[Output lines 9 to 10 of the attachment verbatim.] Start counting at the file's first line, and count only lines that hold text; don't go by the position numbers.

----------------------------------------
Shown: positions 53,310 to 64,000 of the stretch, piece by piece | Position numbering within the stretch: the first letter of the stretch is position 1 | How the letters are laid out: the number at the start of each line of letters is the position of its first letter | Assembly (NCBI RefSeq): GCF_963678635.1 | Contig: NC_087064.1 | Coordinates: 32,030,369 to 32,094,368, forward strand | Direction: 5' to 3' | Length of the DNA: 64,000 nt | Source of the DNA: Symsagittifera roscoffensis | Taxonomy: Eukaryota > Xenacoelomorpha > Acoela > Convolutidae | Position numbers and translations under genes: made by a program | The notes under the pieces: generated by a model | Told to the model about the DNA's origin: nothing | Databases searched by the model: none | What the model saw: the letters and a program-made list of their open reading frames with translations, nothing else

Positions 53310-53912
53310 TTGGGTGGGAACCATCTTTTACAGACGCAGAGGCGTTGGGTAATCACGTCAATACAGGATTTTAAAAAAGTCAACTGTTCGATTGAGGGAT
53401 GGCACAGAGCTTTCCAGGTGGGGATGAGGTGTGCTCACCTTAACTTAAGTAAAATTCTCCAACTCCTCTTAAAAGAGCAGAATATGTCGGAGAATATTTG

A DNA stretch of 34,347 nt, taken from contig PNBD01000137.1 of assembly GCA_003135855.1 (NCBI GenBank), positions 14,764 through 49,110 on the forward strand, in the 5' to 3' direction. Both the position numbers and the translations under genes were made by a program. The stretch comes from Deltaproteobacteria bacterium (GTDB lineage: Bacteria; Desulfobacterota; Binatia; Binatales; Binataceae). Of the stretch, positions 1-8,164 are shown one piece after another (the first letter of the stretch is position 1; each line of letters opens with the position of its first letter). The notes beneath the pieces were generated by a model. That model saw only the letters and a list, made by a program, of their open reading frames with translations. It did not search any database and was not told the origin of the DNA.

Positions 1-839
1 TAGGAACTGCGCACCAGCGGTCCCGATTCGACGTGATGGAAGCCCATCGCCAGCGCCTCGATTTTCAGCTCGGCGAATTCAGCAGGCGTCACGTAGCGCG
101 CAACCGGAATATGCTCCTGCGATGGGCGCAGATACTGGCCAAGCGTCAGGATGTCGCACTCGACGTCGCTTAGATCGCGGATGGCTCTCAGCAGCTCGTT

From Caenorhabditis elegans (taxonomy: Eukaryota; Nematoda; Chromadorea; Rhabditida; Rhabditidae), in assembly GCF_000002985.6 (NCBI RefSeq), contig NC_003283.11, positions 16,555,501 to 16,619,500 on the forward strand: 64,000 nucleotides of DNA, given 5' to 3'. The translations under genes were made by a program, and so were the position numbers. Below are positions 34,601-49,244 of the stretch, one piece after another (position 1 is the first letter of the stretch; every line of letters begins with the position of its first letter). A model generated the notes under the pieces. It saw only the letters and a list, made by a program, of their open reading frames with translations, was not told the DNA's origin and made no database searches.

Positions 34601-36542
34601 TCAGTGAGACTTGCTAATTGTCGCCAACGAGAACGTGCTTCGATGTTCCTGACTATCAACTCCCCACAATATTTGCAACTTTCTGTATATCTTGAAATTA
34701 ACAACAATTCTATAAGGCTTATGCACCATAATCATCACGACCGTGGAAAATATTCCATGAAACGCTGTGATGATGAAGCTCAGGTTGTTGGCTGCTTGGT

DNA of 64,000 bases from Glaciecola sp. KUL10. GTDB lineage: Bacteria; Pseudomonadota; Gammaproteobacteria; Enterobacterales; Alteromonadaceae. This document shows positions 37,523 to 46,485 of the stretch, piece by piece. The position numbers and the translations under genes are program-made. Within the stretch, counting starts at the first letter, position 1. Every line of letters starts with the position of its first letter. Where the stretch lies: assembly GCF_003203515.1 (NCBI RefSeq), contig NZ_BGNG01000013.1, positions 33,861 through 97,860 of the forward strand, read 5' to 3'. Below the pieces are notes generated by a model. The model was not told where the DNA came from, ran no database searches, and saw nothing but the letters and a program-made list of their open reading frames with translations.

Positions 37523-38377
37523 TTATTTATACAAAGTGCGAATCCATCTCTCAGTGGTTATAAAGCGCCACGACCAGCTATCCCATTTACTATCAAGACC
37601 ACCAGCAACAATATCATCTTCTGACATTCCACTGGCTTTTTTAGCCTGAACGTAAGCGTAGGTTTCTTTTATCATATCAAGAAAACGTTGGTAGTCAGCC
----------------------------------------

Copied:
From Caenorhabditis elegans (taxonomy: Eukaryota; Nematoda; Chromadorea; Rhabditida; Rhabditidae), in assembly GCF_000002985.6 (NCBI RefSeq), contig NC_003283.11, positions 16,555,501 to 16,619,500 on the forward strand: 64,000 nucleotides of DNA, given 5' to 3'. The translations under genes were made by a program, and so were the position numbers. Below are positions 34,601-49,244 of the stretch, one piece after another (position 1 is the first letter of the stretch; every line of letters begins with the position of its first letter). A model generated the notes under the pieces. It saw only the letters and a list, made by a program, of their open reading frames with translations, was not told the DNA's origin and made no database searches.

Positions 34601-36542